The cosultations are a sign of Germany’s stronger engagement in the Indo-Pacific Region.
Today’s foreign and security policy consultations between Japan and Germany are a new form of cooperation between the two countries: Foreign Minister Toshimitsu Motegi and Defence Minister Nobuo Kishi participated on the Japanese side, and Foreign Minister Heiko Maas and Defence Minister Annegret Kramp-Karrenbauer on the German side. The Federal Foreign Office was the virtual host of the joint video teleconference.
The 2+2 Japan-Germany consultations, as they are called, are a tangible result of the German Government’s Policy guidelines for the Indo-Pacific, which it adopted in the autumn of 2020. In these, Germany declared its intention to play a stronger and more active role in the Indo-Pacific region, which stretches from the eastern coast of Africa to the western coast of the Americas. A key part of this strategy is to diversify and deepen Germany’s relations with countries in the region.
The global significance of the Indo-Pacific
The Indo-Pacific region is the fastest-growing economic region in the world. Viet Nam and China are among the small number of countries in the world that recorded economic growth in 2020, despite the COVID-19 pandemic. The Indo-Pacific accounts for a large share of international trade. However, the region is also seeing an increasing amount of conflict and geopolitical rivalry. Global challenges, such as facing down the pandemic, tackling climate change and the equitable shaping of globalisation, cannot be tackled without the countries of the Indo-Pacific.
Quote from Foreign Minister Maas:
So that Germany and Europe can continue to help actively shape the world of tomorrow, we must strengthen our engagement in Asia in particular, where important global decisions for the future will be made during this century. If we do not become more proactive, others will write the rulebook of the future – not only in economic, but also in political and security policy terms. We want to prevent both hegemony and the formation of blocs; instead, we advocate a rules-based, transparent and inclusive order in the Indo-Pacific region. Cooperation with Japan plays an important role in this regard, because Japan is a key partner of Germany in efforts, based on shared values, to promote multilateralism, the rule of law and human rights.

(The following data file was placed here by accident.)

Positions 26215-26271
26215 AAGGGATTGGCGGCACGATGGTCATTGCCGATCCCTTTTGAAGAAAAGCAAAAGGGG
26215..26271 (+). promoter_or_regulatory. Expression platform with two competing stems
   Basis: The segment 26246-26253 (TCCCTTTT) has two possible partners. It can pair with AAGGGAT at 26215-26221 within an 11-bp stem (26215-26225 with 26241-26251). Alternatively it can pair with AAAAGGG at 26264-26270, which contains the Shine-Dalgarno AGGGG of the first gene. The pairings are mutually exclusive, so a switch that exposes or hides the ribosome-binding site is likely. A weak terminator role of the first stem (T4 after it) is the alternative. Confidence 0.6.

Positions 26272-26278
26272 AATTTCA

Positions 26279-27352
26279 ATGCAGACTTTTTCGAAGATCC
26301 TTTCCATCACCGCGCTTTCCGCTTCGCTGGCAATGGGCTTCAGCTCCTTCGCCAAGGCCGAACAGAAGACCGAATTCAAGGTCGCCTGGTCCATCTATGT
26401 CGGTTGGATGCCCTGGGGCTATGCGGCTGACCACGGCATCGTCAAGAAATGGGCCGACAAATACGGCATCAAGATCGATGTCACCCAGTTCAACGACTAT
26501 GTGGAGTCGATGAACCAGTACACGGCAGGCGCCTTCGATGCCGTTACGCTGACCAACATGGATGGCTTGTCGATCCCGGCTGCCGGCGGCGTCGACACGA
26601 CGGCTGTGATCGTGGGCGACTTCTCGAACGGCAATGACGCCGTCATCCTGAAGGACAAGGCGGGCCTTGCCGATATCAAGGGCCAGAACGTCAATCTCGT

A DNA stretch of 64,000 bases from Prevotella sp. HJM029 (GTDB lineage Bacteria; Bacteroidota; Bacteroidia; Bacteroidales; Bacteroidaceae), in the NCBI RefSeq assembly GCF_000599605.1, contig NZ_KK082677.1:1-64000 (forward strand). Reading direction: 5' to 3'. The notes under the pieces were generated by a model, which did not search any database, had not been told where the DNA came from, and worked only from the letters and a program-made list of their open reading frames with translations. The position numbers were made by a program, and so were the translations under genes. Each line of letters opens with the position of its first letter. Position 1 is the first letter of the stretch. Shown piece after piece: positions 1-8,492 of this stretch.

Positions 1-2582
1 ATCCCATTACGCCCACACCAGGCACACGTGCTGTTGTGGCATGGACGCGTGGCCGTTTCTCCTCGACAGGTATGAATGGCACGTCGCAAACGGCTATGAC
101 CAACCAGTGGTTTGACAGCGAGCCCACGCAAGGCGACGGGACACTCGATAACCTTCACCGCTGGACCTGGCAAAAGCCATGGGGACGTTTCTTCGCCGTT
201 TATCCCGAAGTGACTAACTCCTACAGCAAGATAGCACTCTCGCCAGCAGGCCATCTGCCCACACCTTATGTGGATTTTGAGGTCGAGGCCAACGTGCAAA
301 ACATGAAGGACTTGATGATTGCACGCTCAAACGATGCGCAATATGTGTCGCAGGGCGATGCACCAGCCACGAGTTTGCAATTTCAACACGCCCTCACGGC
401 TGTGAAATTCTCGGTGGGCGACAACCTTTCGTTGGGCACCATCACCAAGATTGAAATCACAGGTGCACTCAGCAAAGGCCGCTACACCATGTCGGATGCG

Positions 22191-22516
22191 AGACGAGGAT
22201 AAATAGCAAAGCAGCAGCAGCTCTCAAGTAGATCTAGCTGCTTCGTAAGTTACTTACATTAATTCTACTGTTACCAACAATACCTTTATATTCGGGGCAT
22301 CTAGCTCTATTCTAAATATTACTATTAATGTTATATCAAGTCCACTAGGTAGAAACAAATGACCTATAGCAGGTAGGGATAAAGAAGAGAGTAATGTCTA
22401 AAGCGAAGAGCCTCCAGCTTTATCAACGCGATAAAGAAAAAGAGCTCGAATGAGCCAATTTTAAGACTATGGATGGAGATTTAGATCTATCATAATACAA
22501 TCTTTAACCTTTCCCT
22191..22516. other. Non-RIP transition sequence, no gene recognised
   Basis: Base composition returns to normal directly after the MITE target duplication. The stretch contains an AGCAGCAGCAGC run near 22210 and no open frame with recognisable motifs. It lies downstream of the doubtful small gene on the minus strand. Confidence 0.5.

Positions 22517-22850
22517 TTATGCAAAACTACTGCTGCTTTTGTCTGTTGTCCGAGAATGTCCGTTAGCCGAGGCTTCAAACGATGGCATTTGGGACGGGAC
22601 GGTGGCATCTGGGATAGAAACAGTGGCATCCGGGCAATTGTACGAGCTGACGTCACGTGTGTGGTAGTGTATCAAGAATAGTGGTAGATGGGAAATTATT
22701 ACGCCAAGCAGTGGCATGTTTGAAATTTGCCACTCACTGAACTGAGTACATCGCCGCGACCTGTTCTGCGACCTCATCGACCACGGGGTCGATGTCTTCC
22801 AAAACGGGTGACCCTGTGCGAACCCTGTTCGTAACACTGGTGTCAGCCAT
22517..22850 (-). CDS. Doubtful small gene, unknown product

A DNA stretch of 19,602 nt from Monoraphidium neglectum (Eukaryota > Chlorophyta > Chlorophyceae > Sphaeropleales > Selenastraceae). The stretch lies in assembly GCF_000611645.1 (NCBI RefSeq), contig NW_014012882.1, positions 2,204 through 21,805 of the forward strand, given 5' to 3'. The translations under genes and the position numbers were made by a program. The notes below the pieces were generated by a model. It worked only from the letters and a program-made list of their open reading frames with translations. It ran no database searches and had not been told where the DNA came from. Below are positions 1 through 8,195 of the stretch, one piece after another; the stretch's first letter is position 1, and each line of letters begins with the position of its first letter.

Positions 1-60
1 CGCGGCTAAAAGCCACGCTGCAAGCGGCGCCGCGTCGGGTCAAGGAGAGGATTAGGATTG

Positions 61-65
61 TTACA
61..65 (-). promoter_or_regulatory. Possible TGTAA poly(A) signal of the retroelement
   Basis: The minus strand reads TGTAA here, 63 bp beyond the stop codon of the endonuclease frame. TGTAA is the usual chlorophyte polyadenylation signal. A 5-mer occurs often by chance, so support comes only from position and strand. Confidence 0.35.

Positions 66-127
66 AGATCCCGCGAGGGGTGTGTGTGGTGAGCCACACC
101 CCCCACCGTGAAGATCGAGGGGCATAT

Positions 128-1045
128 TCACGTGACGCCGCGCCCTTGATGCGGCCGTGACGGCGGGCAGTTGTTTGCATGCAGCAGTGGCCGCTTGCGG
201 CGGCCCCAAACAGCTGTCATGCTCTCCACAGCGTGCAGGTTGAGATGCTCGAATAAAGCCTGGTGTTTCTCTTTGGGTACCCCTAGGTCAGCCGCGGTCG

Japan and Germany – partners with shared values
Japan is among Germany’s oldest and closest partners. This year, the two countries are celebrating their 160th anniversary of bilateral relations. Japan is the oldest democracy in East Asia and, like Germany, is an export-oriented, high-tech country. We therefore have a number of things in common: We share fundamental values, face similar challenges and have the same interests in many areas.
This becomes apparent, for example, in our two countries’ cooperation in multilateral fora. In the United Nations, we are both campaigning for the long-overdue reform of the UN Security Council. In the G7 and G20, we advocate for a rules-based, open and inclusive international order. Japan was one of the first countries in Asia to conclude a free trade agreement with the European Union. It entered into force in early 2019. That same year, the EU concluded a Connectivity Partnership with Japan, based on which the EU and Japan coordinate their activities in future markets in the spheres of infrastructure, energy and the digital transformation, with the aim of promoting trade, investment, and common values and standards.
This March, Germany signed an agreement on the protection of classified information with Japan. Germany and Japan can thereby work together more closely in sensitive, high-tech areas such as multilateral police and military operations, or the fight against terrorism. The 2+2 consultations are another step towards further intensifying our bilateral cooperation.